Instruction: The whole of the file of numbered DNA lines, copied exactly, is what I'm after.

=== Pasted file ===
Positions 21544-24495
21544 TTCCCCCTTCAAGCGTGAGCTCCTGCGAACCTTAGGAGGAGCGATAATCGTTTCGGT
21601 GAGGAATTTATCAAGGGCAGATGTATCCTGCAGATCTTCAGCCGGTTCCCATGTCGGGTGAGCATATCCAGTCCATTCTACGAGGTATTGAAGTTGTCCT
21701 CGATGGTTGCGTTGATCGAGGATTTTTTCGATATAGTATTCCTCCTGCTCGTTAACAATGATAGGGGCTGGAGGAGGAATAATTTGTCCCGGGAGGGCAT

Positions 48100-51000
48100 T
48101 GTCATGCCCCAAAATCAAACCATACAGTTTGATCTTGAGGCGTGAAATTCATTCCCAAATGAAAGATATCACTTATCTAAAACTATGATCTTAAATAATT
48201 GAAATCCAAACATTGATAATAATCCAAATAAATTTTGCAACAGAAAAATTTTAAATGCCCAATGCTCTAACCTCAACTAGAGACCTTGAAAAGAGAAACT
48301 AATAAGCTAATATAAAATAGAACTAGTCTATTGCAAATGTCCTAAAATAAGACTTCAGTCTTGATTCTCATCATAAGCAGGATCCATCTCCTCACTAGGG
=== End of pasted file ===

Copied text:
Positions 21544-24495
21544 TTCCCCCTTCAAGCGTGAGCTCCTGCGAACCTTAGGAGGAGCGATAATCGTTTCGGT
21601 GAGGAATTTATCAAGGGCAGATGTATCCTGCAGATCTTCAGCCGGTTCCCATGTCGGGTGAGCATATCCAGTCCATTCTACGAGGTATTGAAGTTGTCCT
21701 CGATGGTTGCGTTGATCGAGGATTTTTTCGATATAGTATTCCTCCTGCTCGTTAACAATGATAGGGGCTGGAGGAGGAATAATTTGTCCCGGGAGGGCAT

Positions 48100-51000
48100 T
48101 GTCATGCCCCAAAATCAAACCATACAGTTTGATCTTGAGGCGTGAAATTCATTCCCAAATGAAAGATATCACTTATCTAAAACTATGATCTTAAATAATT
48201 GAAATCCAAACATTGATAATAATCCAAATAAATTTTGCAACAGAAAAATTTTAAATGCCCAATGCTCTAACCTCAACTAGAGACCTTGAAAAGAGAAACT
48301 AATAAGCTAATATAAAATAGAACTAGTCTATTGCAAATGTCCTAAAATAAGACTTCAGTCTTGATTCTCATCATAAGCAGGATCCATCTCCTCACTAGGG